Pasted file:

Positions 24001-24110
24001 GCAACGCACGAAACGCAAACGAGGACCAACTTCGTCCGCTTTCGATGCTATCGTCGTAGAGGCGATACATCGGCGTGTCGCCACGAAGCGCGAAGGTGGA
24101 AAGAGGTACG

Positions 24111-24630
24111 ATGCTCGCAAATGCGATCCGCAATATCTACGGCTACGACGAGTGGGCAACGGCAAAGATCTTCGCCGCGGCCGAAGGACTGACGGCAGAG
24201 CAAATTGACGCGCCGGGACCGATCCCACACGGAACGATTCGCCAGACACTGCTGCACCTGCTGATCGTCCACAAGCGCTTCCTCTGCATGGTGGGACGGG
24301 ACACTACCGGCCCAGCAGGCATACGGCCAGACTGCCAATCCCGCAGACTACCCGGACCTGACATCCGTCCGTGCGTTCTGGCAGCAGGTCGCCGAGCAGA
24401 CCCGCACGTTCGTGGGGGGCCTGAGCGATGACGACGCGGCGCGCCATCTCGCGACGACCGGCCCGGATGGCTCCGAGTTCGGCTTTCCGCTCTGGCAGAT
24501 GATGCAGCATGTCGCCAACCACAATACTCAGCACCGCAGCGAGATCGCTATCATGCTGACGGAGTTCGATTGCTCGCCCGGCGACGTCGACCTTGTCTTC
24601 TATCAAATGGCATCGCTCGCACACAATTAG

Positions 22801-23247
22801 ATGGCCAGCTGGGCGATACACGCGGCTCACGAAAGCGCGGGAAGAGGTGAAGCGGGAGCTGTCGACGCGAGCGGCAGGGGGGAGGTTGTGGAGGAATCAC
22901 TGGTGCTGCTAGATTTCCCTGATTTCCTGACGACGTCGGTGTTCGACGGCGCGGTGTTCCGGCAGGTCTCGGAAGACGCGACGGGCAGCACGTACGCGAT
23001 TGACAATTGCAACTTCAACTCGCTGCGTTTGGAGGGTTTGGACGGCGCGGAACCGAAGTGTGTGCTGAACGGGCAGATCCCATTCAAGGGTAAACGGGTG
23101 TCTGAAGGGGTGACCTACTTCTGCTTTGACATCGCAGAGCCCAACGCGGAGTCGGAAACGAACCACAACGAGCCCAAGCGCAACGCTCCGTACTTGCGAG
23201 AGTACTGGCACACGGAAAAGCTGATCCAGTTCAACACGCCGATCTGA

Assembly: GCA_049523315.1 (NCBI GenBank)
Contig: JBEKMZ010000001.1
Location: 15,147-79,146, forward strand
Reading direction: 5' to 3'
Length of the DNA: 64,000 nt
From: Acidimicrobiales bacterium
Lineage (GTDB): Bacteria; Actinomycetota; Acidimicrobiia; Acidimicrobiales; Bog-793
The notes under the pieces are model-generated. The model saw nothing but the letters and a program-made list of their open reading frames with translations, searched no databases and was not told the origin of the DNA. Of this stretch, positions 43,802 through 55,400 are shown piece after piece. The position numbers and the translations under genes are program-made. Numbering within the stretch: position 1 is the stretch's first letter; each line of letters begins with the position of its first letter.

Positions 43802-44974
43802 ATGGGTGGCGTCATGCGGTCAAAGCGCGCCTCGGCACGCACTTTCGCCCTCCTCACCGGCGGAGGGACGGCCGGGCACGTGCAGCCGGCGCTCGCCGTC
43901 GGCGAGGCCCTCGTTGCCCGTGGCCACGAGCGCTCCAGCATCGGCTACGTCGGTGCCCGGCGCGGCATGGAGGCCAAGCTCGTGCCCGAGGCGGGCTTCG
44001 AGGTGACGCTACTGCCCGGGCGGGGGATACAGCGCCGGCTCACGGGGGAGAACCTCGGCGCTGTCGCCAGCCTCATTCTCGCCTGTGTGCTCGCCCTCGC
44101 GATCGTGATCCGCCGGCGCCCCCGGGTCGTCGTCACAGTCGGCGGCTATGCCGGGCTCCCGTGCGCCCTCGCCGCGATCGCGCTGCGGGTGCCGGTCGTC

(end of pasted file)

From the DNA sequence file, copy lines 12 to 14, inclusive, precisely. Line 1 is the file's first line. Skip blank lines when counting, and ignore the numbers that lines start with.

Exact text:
22801 ATGGCCAGCTGGGCGATACACGCGGCTCACGAAAGCGCGGGAAGAGGTGAAGCGGGAGCTGTCGACGCGAGCGGCAGGGGGGAGGTTGTGGAGGAATCAC
22901 TGGTGCTGCTAGATTTCCCTGATTTCCTGACGACGTCGGTGTTCGACGGCGCGGTGTTCCGGCAGGTCTCGGAAGACGCGACGGGCAGCACGTACGCGAT
23001 TGACAATTGCAACTTCAACTCGCTGCGTTTGGAGGGTTTGGACGGCGCGGAACCGAAGTGTGTGCTGAACGGGCAGATCCCATTCAAGGGTAAACGGGTG